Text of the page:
Last weekend, I went to a regional Scottish festival with my family. I thought it was a great event to build a greater sense of community until I saw two booths. One was passing out Bush stickers and encouraging people to vote. The other was doing the same thing for John Kerry. I thought to myself, “Why are these guys here?” Then as I walked around and noticed people wearing different stickers, I suddenly felt weird being around people with stickers supporting the other guy. I had taken a sticker from the lady, and I guess that made me feel compelled to wear it. Why did I suddenly look at people wearing the “wrong” sticker and feel anger toward them? I saw a few older men wearing the “wrong” sticker and though, “Well, I guess grey hair is not always a sign of wisdom.”
As I stopped and noticed my sinful thoughts and feelings, I repented right there on the spot. I asked God to fill me with love even for those who advocate policies and candidates that I strongly oppose. I looked at one of the men and said to myself, “I love that man because God does.” Why do feelings seem to run so strong this election year? At the end, aren’t we all living in the same country? Or maybe that’s the problem.
When talking about politics, I have begun to tell people that I am a registered Theocrat. I tell them that I would love to write in Jesus on my ballot. Every election, I end up voting for the worse of multiple evils. My King is not of this world. I wait for Him to establish His Kingdom. Until then, I am just a steward learning how to get ready for His government. I can honestly say that no matter how righteous a candidate may seem, he or she is evil. The Bible is clear that there is none good, no not one. All men and women have fallen short of God’s glory. Now that doesn’t make my vote for a man wrong. I make the best of bad situation.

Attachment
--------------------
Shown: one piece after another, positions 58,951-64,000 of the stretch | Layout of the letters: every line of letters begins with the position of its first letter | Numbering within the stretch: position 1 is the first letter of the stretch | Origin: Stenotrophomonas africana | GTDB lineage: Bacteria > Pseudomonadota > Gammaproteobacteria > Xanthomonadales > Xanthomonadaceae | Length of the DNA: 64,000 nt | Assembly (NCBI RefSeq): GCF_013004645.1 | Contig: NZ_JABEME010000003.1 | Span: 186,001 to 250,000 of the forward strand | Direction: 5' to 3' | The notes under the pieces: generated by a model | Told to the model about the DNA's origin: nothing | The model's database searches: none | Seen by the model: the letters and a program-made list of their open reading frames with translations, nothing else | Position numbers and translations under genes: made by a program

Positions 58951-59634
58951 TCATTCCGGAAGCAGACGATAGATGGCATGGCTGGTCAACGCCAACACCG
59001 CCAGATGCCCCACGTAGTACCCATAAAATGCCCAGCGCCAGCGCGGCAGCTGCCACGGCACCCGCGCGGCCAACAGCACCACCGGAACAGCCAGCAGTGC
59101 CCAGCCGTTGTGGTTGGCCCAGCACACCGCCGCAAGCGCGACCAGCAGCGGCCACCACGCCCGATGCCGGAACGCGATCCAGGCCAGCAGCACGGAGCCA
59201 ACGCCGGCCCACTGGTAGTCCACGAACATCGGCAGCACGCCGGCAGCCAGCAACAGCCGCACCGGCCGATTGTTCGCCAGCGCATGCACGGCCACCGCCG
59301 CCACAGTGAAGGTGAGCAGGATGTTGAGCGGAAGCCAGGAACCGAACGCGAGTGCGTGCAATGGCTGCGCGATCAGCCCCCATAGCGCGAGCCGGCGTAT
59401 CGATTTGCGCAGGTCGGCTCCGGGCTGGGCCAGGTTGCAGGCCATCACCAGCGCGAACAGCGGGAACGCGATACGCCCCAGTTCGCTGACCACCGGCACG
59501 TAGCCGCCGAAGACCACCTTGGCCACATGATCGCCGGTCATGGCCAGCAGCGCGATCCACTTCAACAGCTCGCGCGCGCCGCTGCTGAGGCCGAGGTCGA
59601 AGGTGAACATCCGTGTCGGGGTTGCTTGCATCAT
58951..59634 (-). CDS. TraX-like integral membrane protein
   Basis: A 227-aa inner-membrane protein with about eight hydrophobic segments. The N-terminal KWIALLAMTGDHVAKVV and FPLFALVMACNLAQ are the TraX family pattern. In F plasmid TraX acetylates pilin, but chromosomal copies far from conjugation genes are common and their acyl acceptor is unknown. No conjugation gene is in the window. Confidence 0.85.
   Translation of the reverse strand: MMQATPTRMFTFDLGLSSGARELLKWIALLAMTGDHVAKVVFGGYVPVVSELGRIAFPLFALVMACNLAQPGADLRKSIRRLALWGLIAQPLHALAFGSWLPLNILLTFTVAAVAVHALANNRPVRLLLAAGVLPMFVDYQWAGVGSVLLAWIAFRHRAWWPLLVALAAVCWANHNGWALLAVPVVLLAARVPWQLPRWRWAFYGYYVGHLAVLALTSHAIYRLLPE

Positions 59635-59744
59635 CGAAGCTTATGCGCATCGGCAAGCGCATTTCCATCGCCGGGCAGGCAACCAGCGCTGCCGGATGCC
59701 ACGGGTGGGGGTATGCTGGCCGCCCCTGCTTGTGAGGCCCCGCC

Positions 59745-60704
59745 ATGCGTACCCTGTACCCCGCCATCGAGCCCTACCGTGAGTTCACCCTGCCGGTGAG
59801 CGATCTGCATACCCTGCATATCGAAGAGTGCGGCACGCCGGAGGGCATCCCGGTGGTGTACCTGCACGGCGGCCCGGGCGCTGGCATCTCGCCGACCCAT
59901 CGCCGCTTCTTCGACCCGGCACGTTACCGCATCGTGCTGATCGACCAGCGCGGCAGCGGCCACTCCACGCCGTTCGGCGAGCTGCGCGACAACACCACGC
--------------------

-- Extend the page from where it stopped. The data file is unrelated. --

My position as a theocratic keeps me from getting too worried about the outcome of any one election. Sure, I vote and participate as a good citizen. I pray for leaders and ask for God to guide the U.S.A. But why should I worry? If satan could not destroy God’s plans after trying non-stop for thousands of years, what makes me think that one bureaucrat can thwart God’s plan or timetable? If the devil himself is a pawn in God’s grand plan, why couldn’t a misguided politician be one too?
No matter how someone votes or thinks, God loves them. We should treat everyone with love. We do not have to all agree to live in peace with each other.
Jesus lived during politically charged times. There were partisan groups, political compromise and intense debate over how best to deal with Roman rule. There were those who called for moral purity. There were those who focused on being pragmatic and lining their pockets. There were those who tried to walk the center of the road. People were persecuted and divided.
One of the great sources of unity in Israel at that time was the temple, and Jesus directly attacked it. He introduced the concept of a living temple and even predicted that the existing temple would be destroyed. Jesus’ words about the temple were treasonous and divisive to many in the crowd.
Jesus spoke about being united with God. But division on the earth did not seem to really concern him. He came to ignite division if it brought people into alignment with divine purposes and the glory of God. Interestingly, the only time Jesus met political leaders was when he was in chains before Pilate and Herod. During his earthly ministry, Jesus never sought to curry favor with religious or political leaders. He seemed content to focus on those people abandoned by everyone else.
How do you be a good Theocrat? Simple – love God first and your neighbor as yourself.